Let’s Make the most out of INSPIRE
This project and the associated applications were created by Minerva Intelligence as part of the 2019 INSPIRE Helsinki data challenge. This event was broken into 4 different challenges, and we chose to participate in the “Let’s make the most out of INSPIRE” data challenge. This data challenge was hosted in partnership with the JRC. Our submission is a working application along with codelist and schema extensions, which enabled us to overcome limitations in INSPIRE and make it work.
Minerva Intelligence Inc. (“Minerva”) is a public company listed on the Toronto Venture Exchange. We are based in Vancouver, British Columbia, Canada, and consider ourselves leaders in the integration of semantic standards into artificial intelligence applications. We have recently established a subsidiary company, Minerva Intelligence GmbH, in Darmstadt, Germany.
Left to Right: Sharon Lam, Jake McGregor, Blake Boyko, Gio Roberti, Bryan Barnhart, Clinton Smyth
INSPIRE Data Use Case
INSPIRE provides datasets with standard data structures and consistent vocabularies, enabling reusable and scalable AI applications across technical fields and regional jurisdictions. INSPIRE-aligned data is amenable to use in AI systems because analytical techniques and workflows can be re-used with minimal customization. By incorporating the use of code lists, INSPIRE data is interoperable on the semantic level, as well as in its data structure. Semantic interoperability is critical because Minerva’s AI system reasons with knowledge and data structured into semantic networks. Minerva’s system can then generate similarity rankings between expert-defined conceptual models (human knowledge) and INSPIRE aligned data. The application developed for this data challenge compares spatial data to conceptual models of different landslide types: debris flows, slides in soil and slides in rock. By aligning the semantics of our conceptual models and cognitive reasoning system to the terminology standardized in INSPIRE code lists, we demonstrate that INSPIRE data is not only interoperable for data exchange, but that it is particularly appropriate for use by powerful artificial intelligence applications.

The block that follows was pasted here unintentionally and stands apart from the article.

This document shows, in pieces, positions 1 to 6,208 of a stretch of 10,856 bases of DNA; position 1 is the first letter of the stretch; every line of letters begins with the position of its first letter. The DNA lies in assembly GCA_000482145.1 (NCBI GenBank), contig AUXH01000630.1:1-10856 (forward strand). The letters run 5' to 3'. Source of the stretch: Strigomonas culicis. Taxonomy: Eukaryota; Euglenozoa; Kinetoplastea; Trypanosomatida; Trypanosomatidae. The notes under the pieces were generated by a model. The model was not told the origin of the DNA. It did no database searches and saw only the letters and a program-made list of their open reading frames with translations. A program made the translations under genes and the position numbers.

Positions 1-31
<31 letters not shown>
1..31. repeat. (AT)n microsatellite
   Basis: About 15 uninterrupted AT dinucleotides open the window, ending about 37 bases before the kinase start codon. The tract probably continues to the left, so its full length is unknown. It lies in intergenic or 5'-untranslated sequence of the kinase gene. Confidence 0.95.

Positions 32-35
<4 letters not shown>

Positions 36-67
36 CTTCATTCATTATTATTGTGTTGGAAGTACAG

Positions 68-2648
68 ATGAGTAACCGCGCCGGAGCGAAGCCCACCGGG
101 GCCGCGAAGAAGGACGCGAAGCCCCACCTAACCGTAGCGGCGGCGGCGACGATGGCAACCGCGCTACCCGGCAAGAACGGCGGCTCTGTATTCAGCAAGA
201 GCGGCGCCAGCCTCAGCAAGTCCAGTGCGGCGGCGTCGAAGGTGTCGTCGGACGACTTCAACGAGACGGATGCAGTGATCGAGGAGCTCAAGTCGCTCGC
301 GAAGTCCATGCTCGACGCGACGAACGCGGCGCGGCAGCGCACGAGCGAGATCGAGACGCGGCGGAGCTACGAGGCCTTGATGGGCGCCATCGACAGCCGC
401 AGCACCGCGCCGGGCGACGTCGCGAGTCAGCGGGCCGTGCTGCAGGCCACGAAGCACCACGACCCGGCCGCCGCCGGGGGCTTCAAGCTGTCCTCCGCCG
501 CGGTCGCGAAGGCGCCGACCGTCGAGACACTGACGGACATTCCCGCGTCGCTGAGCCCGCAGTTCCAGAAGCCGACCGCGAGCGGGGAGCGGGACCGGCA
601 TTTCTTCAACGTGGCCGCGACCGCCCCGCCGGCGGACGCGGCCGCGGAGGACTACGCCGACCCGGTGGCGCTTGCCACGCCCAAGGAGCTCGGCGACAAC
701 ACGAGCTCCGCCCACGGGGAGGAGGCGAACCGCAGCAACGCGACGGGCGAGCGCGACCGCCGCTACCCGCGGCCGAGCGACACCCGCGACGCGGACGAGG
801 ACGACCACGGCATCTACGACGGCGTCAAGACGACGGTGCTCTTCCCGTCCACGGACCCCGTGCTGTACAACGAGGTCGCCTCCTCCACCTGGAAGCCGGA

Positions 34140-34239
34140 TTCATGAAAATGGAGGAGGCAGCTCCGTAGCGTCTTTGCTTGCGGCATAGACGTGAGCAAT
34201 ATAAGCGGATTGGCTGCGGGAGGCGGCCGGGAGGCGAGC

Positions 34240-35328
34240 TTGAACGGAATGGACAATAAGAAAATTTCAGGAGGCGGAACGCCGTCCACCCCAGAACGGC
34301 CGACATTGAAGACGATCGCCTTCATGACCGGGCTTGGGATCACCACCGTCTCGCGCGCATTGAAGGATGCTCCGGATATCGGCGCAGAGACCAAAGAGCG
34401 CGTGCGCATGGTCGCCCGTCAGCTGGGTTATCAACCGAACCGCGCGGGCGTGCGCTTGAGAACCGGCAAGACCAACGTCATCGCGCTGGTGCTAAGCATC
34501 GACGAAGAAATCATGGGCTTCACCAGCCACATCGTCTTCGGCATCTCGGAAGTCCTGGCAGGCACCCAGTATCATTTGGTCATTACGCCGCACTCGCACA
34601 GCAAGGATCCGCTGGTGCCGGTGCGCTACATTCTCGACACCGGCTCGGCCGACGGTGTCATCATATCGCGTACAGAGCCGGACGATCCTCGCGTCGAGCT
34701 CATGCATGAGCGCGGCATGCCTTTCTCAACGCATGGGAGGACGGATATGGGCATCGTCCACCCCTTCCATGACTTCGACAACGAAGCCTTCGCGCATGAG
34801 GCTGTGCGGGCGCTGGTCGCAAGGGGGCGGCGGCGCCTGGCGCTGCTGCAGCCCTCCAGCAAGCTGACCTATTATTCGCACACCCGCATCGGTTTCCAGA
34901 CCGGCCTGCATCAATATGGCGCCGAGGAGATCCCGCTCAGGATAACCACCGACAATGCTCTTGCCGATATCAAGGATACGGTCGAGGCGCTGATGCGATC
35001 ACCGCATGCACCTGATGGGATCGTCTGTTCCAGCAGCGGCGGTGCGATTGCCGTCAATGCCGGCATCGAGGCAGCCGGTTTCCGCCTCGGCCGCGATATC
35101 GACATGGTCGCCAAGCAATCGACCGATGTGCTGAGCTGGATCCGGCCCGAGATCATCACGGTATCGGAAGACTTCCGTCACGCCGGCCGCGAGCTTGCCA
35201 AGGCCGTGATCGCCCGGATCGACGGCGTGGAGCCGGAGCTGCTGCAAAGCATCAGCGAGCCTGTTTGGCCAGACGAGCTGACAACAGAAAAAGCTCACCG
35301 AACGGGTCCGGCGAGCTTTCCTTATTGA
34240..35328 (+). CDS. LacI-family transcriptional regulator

The use of standardized vocabularies in INSPIRE code lists enables data analysis in complex cognitive AI systems. To demonstrate this use case, Minerva created landslide susceptibility and hazard maps in the Veneto region of Italy.